Tag Archives: canadian elections 2019

Canadian Liberals win Federal Election, but lose majority

The Liberal Party of Canada have beaten the Conservatives in the Federal Election but have lost their majority in ‘the Hill’.

The Liberals won 157 seats (down 20), with the Conservatives trailing behind on 121. It was a good night for the separatist Bloc Quebecois (BQ), who won 32 seats in the region (up from 10 in 2015), while the NDP were pushed into fourth after losing nearly half of their seats. The Green Party trebled their numbers in the house to three.

The real story is that the Liberals actually lost the popular vote to the Conservatives and shed nearly 1.3 million votes on 2015. By narrowly winning ‘ridings’ in Ontario, Quebec and Atlantic Canada, the Liberals have just about squeezed their way on top.

It’s been a long 40-day campaign for the Liberals who have endured pressure from the Conservative machine, revelations about Trudeau’s ‘Blackface’ past, and a resurgent separatist movement in their Quebec heartlands.

After winning an outright majority in 2015, Trudeau had an easy ride in passing most of his manifesto (a credible 92% of his manifesto promises kept), but now needs to use all of his political skill to maintain power.

 So, what happens next?

Similar to what Johnson is facing in Westminster, its very difficult to pass any legislation as a minority, and so Trudeau will need to reach out across the House.

Posted in Op-eds | Also tagged and | 22 Comments

An Autumn election the Liberals should win

This autumn, there will be general election. It will pit liberalism against conservatism. It will dictate who will be in power for the next few years. No, I’m not talking about the UK (although it is highly likely too), I’m talking about Canada. 

Four years on from Trudeau’s barn-storming election result, Canadians will return to the polls to elect their new government. The polls see the Liberals neck-and-neck with the Conservatives, so the election in October should be an interesting one. 

The poster boy of progressive politics has had a difficult 2019, after enjoying a three-year honeymoon period. His Carbon Tax has fallen flat across many of the ‘Prairie’ provinces, and his plans for a Trans Mountain Pipeline have seen many critics question his promise to Indigenous people and the environment. He also appeared to throw two of his ministers, Jody Wilson-Raybould and Jane Philpott, under the bus for the SNC-Lavalin affair.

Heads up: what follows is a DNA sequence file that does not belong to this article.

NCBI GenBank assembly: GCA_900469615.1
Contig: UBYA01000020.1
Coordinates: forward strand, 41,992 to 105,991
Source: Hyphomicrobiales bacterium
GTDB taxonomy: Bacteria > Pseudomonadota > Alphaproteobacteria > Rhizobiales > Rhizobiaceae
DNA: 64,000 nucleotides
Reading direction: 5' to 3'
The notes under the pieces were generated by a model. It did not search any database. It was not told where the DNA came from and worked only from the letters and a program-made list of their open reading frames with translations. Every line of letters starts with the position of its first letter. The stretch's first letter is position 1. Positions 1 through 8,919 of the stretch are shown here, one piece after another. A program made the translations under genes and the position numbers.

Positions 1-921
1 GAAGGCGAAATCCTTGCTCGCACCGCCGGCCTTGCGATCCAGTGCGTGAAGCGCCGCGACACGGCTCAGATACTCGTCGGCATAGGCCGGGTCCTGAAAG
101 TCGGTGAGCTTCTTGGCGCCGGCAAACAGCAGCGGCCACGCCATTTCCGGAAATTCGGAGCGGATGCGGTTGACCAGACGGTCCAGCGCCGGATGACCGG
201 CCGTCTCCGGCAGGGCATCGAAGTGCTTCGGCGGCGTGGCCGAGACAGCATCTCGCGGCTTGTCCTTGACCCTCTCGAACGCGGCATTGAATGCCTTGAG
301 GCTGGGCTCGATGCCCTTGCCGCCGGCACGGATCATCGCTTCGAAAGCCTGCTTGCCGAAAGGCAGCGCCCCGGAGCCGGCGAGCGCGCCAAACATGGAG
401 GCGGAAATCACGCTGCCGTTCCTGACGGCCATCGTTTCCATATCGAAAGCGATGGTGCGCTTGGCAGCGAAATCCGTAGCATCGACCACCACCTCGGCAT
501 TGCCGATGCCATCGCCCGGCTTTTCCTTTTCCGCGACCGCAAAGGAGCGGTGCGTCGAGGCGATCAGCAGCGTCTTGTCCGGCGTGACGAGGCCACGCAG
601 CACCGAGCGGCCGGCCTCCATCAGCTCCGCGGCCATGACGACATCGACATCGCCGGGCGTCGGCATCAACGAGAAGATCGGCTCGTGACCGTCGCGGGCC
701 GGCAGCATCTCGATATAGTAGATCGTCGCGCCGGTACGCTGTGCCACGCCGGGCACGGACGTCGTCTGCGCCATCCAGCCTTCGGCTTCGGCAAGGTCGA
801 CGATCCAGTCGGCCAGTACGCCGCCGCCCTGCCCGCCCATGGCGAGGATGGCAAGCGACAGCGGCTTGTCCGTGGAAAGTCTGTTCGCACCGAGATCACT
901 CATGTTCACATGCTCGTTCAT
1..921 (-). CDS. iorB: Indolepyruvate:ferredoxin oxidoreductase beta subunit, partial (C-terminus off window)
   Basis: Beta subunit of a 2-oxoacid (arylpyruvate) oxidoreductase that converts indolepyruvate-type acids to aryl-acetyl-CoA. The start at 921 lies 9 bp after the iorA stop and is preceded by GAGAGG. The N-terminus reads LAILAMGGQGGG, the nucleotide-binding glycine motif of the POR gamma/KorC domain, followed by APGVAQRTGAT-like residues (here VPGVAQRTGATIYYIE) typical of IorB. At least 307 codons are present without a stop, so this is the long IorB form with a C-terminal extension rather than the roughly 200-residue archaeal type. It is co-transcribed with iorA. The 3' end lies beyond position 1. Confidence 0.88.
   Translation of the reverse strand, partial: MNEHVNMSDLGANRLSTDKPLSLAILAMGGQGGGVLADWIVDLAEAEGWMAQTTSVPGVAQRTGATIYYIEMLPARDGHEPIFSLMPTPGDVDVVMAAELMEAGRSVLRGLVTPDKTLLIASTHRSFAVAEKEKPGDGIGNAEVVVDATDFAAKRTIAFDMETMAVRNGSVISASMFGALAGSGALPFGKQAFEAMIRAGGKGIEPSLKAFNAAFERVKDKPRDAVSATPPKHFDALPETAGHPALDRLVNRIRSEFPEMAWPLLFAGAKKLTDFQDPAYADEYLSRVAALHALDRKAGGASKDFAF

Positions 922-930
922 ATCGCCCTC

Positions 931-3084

In spite of this, Canadians should focus on his enormous successes. One million new jobs since 2015, roll out of the Canadian Child Benefit, record investment in transit, banning single-use plastics, tax cuts for the middle class (paid for by the top 1%), legalising marijuana, a strengthened Canada Pension Plan, as well as trade agreements with trans-Pacific partners, Europe, and the US and Mexico (USMCA). Imagine we had had similar policies in the UK over the last 4 years!

While he’s still seen across the globe as a highly popular statesman, he has a struggle on his hands to get re-elected. Regional elections since then in Liberal strongholds, such as the Atlantic provinces, have seen the Liberals lose ground. However, when Canadians enter the poll stations for the Federal Election, they have the real question over who they think best represents them, Trudeau or Conservative leader, Andrew Scheer. 

Posted in News | Also tagged | 9 Comments
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